When news of the Windrush generation controversy first made major headlines in 2018, it never occurred to mother-of-four Sekeena that her family would become embroiled in the nationwide scandal. For Windrush Day, Stylist spoke to Sekeena, her mother and daughter, about how the government’s failings affected their family.
When Sekeena, 36, received a letter from her daughter Lynette’s school in 2019 about an upcoming trip to Barcelona, she knew she’d need to apply for a passport in order for 13-year old to be able to fly out of the country with her classmates. Having never travelled abroad herself, this was Sekeena’s first time filling out a passport application. Born and raised in Preston to a white British father and a mother (also named Lynette) originally from the Caribbean nation of Saint Vincent and the Grenadines, Sekeena submitted the application oblivious to any reason as to why the passport may not be approved.
But that’s exactly what happened when a letter from the Home Office arrived around a week later. “[It said] I had to prove that I was British,” she says. Shocked and confused by the government’s response, Sekeena attempted to grapple with the accusation that – despite both her and her daughter being born in the UK – they had to justify their citizenship and would be without the passport that Lynette needed for her school trip until they had done so to the government’s satisfaction. “I was just thinking ‘What are they talking about’? What do you mean ‘Prove I’m British?’”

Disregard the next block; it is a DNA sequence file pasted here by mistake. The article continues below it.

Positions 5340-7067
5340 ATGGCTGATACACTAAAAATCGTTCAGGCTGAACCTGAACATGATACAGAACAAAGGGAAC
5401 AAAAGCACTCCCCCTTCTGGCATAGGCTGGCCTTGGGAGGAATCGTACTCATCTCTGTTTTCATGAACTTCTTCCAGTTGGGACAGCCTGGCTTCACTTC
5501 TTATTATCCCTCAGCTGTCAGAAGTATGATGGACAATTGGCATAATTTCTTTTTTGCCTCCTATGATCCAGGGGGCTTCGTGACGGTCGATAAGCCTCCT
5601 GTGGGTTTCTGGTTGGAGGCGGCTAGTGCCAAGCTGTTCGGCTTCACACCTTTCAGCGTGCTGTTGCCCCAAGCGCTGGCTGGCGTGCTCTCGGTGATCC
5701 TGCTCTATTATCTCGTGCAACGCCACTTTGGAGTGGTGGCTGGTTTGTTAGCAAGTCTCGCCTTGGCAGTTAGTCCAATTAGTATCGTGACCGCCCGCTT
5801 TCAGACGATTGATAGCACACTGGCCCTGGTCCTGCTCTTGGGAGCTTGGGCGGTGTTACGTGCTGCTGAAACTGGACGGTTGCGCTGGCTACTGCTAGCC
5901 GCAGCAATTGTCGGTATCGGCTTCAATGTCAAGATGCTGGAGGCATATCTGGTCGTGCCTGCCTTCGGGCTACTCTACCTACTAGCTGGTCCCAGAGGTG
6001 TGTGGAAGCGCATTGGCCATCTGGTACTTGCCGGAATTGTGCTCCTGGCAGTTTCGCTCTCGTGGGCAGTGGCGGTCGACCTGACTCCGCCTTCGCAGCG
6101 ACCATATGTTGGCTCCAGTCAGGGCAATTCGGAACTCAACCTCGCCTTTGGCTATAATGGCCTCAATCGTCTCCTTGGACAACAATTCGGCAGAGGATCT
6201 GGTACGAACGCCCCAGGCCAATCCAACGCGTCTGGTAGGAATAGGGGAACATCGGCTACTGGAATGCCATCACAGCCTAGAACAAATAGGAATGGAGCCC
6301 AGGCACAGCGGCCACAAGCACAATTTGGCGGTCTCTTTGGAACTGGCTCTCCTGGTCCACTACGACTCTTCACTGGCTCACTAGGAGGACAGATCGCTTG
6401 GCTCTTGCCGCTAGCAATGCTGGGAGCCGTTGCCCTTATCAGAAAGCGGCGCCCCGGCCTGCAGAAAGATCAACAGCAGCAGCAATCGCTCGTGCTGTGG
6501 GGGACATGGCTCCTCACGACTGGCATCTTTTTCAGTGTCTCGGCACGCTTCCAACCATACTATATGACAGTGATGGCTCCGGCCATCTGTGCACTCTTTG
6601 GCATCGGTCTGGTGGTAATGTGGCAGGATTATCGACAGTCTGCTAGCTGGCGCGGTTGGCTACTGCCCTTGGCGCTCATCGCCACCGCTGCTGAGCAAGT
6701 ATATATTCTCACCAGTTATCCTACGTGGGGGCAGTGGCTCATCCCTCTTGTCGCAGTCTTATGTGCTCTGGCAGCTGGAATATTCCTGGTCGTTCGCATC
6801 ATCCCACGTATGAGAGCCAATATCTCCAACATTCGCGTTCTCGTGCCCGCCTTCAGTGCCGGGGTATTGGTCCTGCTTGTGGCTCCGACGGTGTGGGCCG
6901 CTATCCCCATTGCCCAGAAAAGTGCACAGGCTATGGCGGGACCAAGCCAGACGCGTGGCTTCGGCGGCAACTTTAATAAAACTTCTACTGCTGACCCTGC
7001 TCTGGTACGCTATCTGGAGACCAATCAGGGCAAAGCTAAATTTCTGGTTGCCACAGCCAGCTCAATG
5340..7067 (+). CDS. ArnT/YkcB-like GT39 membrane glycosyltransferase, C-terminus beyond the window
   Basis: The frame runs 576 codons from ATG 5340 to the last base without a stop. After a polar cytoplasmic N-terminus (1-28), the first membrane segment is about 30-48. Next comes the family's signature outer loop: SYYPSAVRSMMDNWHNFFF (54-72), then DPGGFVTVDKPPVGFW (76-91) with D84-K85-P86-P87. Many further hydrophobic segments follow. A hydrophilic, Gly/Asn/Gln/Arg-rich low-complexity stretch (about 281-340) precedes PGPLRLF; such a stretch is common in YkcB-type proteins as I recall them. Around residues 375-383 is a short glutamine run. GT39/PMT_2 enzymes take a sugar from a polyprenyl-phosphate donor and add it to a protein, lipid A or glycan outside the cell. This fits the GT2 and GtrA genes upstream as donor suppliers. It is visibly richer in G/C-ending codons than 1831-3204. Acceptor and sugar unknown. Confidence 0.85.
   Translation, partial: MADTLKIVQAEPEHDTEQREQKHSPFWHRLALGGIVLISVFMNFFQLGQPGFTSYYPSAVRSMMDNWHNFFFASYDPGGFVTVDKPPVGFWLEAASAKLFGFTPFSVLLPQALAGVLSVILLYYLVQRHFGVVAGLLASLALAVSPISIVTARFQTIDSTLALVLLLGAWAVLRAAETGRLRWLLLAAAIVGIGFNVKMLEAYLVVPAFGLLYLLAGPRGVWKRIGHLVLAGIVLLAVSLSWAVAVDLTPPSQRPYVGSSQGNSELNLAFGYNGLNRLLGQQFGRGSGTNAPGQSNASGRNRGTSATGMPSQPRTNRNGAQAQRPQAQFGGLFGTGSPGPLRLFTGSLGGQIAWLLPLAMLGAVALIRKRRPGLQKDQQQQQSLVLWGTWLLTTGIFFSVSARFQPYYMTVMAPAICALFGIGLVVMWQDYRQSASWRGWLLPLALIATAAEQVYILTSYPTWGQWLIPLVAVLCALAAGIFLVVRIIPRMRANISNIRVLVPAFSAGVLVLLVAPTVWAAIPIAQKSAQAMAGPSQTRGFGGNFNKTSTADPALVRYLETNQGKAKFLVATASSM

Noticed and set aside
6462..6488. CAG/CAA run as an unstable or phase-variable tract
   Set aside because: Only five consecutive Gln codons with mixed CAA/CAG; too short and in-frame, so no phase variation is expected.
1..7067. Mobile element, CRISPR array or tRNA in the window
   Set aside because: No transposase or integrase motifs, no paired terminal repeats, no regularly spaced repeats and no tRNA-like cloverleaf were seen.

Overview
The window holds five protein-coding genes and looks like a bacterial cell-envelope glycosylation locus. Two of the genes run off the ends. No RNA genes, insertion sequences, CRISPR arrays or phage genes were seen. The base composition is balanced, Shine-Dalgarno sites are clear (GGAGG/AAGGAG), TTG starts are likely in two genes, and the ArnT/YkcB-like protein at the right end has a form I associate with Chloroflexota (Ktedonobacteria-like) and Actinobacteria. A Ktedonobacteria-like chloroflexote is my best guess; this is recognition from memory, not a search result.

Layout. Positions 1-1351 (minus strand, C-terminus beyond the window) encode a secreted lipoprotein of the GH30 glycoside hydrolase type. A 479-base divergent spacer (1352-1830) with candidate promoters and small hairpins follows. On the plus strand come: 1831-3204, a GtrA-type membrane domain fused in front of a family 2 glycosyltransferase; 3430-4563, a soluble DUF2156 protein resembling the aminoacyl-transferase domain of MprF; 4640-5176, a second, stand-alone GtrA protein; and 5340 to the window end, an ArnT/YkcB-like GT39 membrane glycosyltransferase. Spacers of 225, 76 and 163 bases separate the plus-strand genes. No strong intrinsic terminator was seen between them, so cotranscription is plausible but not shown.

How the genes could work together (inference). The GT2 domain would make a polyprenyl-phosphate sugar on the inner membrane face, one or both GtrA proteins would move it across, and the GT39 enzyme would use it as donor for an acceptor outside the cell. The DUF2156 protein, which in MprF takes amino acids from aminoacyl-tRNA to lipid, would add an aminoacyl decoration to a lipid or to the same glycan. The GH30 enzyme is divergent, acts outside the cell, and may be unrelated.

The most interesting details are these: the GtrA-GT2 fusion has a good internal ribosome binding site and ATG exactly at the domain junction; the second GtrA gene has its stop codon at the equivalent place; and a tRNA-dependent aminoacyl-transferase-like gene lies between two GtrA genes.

Sekeena quickly made the link between the Home Office’s rejection letter and the Windrush scandal which was steadily unfurling in the press. She explains: “That’s the only thing I could think of, because in the letter it stated that I took my nationality from my mum’s father because my dad wasn’t named on my birth certificate, and Lynette’s dad wasn’t named on her birth certificate either.”